After our beloved expression ‘Aiyo’ made inroads into the Oxford English Dictionary (OED) as the exclamation in southern India and Sri Lanka, expressing distress, regret, or grief, just last year, we are proud to reveal a host of Indian origin words that have found recognition globally just last month.
From the endearing term, ‘Anna’ to words like Abba, Achcha, Bapu, Bada Din, Bachcha and Surya Namaskar, over 70 new Indian words from Telugu, Urdu, Tamil, Hindi and Gujarati alongside 900+ Indian words that already exist in the OED have turned global.
While the word ‘Anna’ already existed in the dictionary as a noun, referring to the ancient monetary unit of India and Pakistan, equal to one-sixteenth of a rupee, anna too (also Annan) as a noun, has been added.
The word ‘Anna’ is defined as ‘elder brother’ in Telugu and Tamil, often used as a respectful title or form of address.
`Abba’ find mention in the dictionary as the Urdu word for father. Achha which already existed in the dictionary as ‘okay’ has a new additional meaning as an exclamation used to express an emotion of surprise, doubt and joy.
The existing trend shows most Indian words added to the dictionary revolve around relationships, culture and food, reports the Times of India.
Some of the other Indian-origin words that you may or may not know have been recognised by the OED include:
1. Badmash: In Hindi, it refers to “a dishonest or unprincipled man.”
2. Bhelpuri: “An Indian dish of puffed rice, onions, spices, and hot chutney.”
3. Churidar: “tight trousers made with excess material at the bottom of the legs, which falls in folds around the ankles, traditionally worn by people from South Asia.”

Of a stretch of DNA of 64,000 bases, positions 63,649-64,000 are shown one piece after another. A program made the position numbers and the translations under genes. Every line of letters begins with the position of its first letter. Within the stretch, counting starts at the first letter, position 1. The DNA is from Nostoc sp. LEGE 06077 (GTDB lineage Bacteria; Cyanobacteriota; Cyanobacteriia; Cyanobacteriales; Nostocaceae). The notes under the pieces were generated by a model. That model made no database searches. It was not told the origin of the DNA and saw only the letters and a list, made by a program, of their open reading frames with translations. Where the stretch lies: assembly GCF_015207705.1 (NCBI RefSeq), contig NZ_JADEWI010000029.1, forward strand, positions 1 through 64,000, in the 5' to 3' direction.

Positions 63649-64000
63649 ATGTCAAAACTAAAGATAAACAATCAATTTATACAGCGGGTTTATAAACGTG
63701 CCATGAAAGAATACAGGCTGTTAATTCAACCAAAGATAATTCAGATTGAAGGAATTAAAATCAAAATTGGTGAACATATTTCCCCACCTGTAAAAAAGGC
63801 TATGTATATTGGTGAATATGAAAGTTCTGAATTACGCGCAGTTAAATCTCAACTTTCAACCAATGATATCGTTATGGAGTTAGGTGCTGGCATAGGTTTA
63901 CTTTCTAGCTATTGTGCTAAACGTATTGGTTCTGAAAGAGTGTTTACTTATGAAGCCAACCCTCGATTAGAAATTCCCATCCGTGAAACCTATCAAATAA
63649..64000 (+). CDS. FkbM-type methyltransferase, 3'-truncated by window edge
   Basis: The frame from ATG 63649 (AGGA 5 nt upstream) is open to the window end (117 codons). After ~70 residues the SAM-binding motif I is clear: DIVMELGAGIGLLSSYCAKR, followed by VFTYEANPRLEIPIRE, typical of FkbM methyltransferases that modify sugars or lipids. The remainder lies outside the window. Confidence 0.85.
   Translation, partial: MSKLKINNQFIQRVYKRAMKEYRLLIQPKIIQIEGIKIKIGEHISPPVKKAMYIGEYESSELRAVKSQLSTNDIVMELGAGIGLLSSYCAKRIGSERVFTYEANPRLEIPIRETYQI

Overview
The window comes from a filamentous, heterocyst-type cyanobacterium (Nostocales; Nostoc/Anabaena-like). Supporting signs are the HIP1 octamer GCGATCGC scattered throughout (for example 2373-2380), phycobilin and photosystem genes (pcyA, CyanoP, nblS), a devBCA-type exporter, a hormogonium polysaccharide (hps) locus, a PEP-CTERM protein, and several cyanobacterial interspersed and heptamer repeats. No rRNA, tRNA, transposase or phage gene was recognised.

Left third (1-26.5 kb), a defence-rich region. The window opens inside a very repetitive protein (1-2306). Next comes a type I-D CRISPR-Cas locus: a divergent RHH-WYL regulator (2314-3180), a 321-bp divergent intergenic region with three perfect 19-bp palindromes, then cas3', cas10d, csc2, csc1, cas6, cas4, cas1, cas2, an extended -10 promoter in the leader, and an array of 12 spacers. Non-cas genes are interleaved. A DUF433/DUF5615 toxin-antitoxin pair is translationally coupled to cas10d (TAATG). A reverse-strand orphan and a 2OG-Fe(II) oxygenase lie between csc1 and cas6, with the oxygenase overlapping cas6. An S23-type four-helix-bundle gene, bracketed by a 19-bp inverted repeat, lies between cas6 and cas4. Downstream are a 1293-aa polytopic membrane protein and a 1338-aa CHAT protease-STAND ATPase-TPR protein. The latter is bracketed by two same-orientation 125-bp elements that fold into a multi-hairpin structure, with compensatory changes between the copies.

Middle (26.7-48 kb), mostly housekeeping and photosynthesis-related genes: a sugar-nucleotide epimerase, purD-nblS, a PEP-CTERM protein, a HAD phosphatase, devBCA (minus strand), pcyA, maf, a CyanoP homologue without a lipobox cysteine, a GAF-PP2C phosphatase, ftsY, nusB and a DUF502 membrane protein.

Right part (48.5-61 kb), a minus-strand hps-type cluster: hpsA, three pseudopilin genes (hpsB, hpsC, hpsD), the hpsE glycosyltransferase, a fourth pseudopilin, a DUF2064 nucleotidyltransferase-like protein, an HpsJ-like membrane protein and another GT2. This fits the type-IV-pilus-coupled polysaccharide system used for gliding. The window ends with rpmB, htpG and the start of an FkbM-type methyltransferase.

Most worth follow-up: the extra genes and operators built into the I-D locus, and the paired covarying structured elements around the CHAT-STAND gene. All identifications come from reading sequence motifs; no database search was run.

4. Chutney: “a spicy condiment of Indian origin, made of fruits or vegetables with vinegar, spices, and sugar.”
5. Dhaba: “In India or Indian contexts: a roadside food stall or restaurant.”
6. Didi: “an older sister or older female cousin.”
7. Ganja: A Hindi word for cannabis, ganja is often used to mean weed or marijuana.
8. Ghee: “Clarified butter made from the milk of a buffalo or cow, used in South Asian cooking.”
9. Keema: In Indian cooking, minced meat.
10. Masala: “a mixture of ground spices used in Indian cooking.”
11. Papad: poppadom in Indian cooking (a large circular piece of thin, spiced bread made from ground lentils and fried in oil.)
12. Pukka: “genuine; excellent; of or appropriate to high or respectable society.”
It became popular as part of Chef Jamie Oliver’s show and was used as a London slang term, to refer to first-rate or excellent. The three descriptions in the dictionary aren’t consonant to any of its Indian synonyms.
13. Puri: “(in Indian cooking) a small, round piece of bread made of unleavened wheat flour, deep-fried and served with meat or vegetables”.
14. Yaar: the colloquial Indian word, yaar, has been defined as a noun to refer to a ‘familiar form of address: friend, mate’.
The Oxford dictionary regularly updates its database four times a year including March, June, September, and December.
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